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Film Review The Grand Budapest Hotel

I liked it, but wanted to like it more after having so enjoyed the trailer.

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Not entirely sure if I should approach this as more a political story or a personal one. I don’t think it comes to any conclusions about the Israeli-Palestinian conflict, other than to observe the difficulty of living under someone else’s thumb, though the ending — which felt abrupt but I might admire more over time — might represent the inevitable result of the cycles of violence and mistrust.

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Totally not as awful as I expected, which they should put on the poster.

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This reminded me of Shame in an interesting way: both are about troubling sexual behaviors, but neither is interested in the motivation behind those behaviors — or at least, not interested in explaining them to us.

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fading gigolo

This is a very goofy premise: Woody Allen convinces his friend John Turturro (who wrote and directed), apropos of nothing, to become a male prostitute. Sounds like the start of slapstick or farce, but Turturro guides it in a much more interesting, more meaningful direction that is attentive to class, gender, and clashing cultures.

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Luckily, what works best about the film is the most important part: the relationship between Elsa and Anna. They’re the best characters, and the only songs I cared about in the soundtrack were their solos or duets with each other; I would have cut the trolls’ song right out, and though it has some charming moments, Olaf’s song about summer feels like filler too. One criticism: Idina Menzel does great voice work, but she has such a big distinctive voice that I often felt a disconnect between the visual of Elsa and the sound of her singing, especially during “Let It Go,” which looks like a cartoon lipsynching to a Menzel track.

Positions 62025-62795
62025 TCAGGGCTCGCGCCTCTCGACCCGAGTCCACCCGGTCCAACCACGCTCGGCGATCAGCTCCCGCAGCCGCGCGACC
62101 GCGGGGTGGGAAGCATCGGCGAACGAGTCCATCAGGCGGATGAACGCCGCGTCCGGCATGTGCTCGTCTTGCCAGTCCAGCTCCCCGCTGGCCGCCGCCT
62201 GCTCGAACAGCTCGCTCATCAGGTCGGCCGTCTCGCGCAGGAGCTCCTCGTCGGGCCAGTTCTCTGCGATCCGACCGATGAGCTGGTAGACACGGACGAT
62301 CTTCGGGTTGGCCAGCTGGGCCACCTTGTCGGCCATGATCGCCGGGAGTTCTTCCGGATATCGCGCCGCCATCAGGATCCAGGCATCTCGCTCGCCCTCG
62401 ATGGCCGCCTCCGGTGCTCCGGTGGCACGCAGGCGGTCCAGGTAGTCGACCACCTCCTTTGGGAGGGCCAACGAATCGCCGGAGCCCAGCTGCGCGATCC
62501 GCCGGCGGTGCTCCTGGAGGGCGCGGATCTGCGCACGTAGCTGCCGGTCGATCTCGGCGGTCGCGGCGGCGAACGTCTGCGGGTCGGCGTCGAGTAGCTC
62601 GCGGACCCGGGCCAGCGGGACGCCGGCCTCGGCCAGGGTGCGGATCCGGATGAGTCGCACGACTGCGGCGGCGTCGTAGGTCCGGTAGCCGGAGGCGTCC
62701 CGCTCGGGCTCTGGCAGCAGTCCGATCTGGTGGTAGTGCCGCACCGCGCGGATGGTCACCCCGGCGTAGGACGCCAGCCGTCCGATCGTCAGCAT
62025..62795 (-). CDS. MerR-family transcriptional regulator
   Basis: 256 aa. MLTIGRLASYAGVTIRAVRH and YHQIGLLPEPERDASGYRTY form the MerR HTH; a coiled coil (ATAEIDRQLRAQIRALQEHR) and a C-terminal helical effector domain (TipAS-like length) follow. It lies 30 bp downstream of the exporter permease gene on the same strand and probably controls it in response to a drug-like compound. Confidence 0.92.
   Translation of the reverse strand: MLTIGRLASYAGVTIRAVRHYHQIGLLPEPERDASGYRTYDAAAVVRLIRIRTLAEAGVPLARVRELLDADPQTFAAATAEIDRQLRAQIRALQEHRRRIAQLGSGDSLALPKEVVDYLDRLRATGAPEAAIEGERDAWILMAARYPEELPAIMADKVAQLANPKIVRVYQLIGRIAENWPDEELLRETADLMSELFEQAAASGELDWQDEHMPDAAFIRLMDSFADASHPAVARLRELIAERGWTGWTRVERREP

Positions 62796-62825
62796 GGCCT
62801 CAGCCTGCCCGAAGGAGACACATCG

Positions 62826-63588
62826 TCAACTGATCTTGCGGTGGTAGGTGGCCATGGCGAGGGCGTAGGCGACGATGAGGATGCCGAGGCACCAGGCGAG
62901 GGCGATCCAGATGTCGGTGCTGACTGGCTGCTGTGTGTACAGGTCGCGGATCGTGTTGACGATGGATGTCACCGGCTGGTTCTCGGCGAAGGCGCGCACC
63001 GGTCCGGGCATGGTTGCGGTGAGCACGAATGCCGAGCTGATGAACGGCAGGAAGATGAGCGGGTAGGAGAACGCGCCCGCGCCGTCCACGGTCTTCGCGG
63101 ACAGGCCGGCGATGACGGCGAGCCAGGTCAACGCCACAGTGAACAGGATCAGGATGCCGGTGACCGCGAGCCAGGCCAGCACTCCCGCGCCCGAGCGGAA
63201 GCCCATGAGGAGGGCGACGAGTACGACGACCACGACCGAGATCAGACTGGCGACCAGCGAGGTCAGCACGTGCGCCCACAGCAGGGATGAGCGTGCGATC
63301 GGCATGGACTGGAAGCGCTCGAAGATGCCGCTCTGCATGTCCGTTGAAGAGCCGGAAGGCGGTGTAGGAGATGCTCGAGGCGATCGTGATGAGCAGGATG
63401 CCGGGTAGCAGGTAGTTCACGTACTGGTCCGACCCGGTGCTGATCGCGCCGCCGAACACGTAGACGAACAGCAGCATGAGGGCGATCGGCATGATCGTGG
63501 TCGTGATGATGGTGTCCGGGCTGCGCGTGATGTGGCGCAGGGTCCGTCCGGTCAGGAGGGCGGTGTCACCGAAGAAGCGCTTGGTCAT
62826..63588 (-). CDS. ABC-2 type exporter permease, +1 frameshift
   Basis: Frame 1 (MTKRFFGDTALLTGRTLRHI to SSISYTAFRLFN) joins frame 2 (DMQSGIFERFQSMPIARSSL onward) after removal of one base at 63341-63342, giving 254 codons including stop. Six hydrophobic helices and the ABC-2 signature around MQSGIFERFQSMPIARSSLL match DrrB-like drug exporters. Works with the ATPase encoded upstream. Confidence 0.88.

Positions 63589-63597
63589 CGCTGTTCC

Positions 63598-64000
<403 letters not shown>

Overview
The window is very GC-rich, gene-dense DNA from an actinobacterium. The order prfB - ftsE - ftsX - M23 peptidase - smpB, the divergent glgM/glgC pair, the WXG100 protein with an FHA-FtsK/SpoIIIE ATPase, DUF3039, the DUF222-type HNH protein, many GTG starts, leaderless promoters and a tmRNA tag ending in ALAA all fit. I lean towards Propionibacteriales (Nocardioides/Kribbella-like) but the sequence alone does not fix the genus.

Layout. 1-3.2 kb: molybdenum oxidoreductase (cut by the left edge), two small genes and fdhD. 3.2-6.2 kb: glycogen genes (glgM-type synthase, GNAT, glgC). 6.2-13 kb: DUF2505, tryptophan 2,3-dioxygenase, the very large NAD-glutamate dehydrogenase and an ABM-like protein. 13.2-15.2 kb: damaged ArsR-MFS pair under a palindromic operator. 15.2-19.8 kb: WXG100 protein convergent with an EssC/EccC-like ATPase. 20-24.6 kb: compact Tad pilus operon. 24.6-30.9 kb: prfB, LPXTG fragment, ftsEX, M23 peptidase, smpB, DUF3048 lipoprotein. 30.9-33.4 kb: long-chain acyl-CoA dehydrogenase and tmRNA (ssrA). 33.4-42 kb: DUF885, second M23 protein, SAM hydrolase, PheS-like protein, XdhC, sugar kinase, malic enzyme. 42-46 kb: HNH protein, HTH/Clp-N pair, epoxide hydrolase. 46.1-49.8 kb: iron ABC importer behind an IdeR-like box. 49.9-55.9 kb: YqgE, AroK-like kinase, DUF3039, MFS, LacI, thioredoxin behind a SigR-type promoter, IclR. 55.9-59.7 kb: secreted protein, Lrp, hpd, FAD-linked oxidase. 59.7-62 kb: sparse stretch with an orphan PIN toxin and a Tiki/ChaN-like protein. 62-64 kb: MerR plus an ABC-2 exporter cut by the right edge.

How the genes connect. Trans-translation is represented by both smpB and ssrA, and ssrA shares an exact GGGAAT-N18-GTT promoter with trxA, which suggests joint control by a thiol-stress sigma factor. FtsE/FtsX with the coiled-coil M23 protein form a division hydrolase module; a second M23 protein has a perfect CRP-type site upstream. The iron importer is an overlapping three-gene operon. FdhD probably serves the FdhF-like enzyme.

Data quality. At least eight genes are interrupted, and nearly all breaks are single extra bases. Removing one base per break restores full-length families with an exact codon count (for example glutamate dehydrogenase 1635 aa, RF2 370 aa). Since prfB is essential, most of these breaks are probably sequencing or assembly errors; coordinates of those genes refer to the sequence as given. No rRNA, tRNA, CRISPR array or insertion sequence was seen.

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captain america winter soldier

I saw this without seeing the first Captain America movie; I haven’t committed to the whole Marvel films canon, just pick and choose those that interest me. I might go back and watch that one now that I’ve seen this, because this is probably my favorite of the Marvel franchise films alongside The Avengers and the first Iron Man. That’s actually kind of faint praise, though, because I haven’t truly loved any of them; that puts this one at around a solid “B.”

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My Top 10 Films of 2013

Top 10 Films of 2013

It has been a while since I updated this blog, as I’ve focused on other writing that has taken me away from adding reviews here, but I couldn’t not come back for my favorite films of 2013 on the eve of the Oscars, when we put a period at the end of the long run-on sentence that was the year in movies.

I’ve seen 73 films released theatrically in 2013. I eventually may see more, but for now I think these were the best among them.

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2013 in review

The stats helper monkeys prepared a 2013 annual report for this blog.

Here’s an excerpt:

The concert hall at the Sydney Opera House holds 2,700 people. This blog was viewed about 12,000 times in 2013. If it were a concert at Sydney Opera House, it would take about 4 sold-out performances for that many people to see it.

Click here to see the complete report.

the butler oprah winfrey forest whitakerDir. Lee Daniels
(2013, PG-13, 132 minutes)

The Butler is rough around the edges with notable flaws, but it’s also refreshing in one important way: It’s a story of racial inequality in America that takes the point of view of a black family. There’s a tendency in major motion pictures to tell stories about ethnic minorities or Eastern cultures through the point of view of white tourists (The Impossible) or white saviors (The Blind Side, The Help). Even science-fiction isn’t safe: in the 22nd century-set Elysium, a group of poor Hispanics need Matt Damon in a big metal body suit to rescue them.

Some of those films are better than others, and assuming a white point of view doesn’t by itself make a film good or bad, but taken together they establish a frustrating trend: do studios think a wide audience needs white protagonists to make such stories palatable? If so, why?

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